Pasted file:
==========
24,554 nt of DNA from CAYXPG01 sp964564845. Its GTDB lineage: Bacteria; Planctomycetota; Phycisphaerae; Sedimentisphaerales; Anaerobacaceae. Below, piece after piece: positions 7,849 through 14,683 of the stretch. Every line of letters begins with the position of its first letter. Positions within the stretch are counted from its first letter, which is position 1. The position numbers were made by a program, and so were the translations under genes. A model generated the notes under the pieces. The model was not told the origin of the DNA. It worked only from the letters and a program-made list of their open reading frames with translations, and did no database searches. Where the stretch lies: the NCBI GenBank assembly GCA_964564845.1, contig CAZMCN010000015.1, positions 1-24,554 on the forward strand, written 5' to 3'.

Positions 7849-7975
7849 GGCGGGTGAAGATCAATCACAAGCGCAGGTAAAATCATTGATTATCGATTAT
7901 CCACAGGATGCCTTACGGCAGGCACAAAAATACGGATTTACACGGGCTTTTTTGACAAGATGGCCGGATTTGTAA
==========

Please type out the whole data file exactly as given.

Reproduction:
24,554 nt of DNA from CAYXPG01 sp964564845. Its GTDB lineage: Bacteria; Planctomycetota; Phycisphaerae; Sedimentisphaerales; Anaerobacaceae. Below, piece after piece: positions 7,849 through 14,683 of the stretch. Every line of letters begins with the position of its first letter. Positions within the stretch are counted from its first letter, which is position 1. The position numbers were made by a program, and so were the translations under genes. A model generated the notes under the pieces. The model was not told the origin of the DNA. It worked only from the letters and a program-made list of their open reading frames with translations, and did no database searches. Where the stretch lies: the NCBI GenBank assembly GCA_964564845.1, contig CAZMCN010000015.1, positions 1-24,554 on the forward strand, written 5' to 3'.

Positions 7849-7975
7849 GGCGGGTGAAGATCAATCACAAGCGCAGGTAAAATCATTGATTATCGATTAT
7901 CCACAGGATGCCTTACGGCAGGCACAAAAATACGGATTTACACGGGCTTTTTTGACAAGATGGCCGGATTTGTAA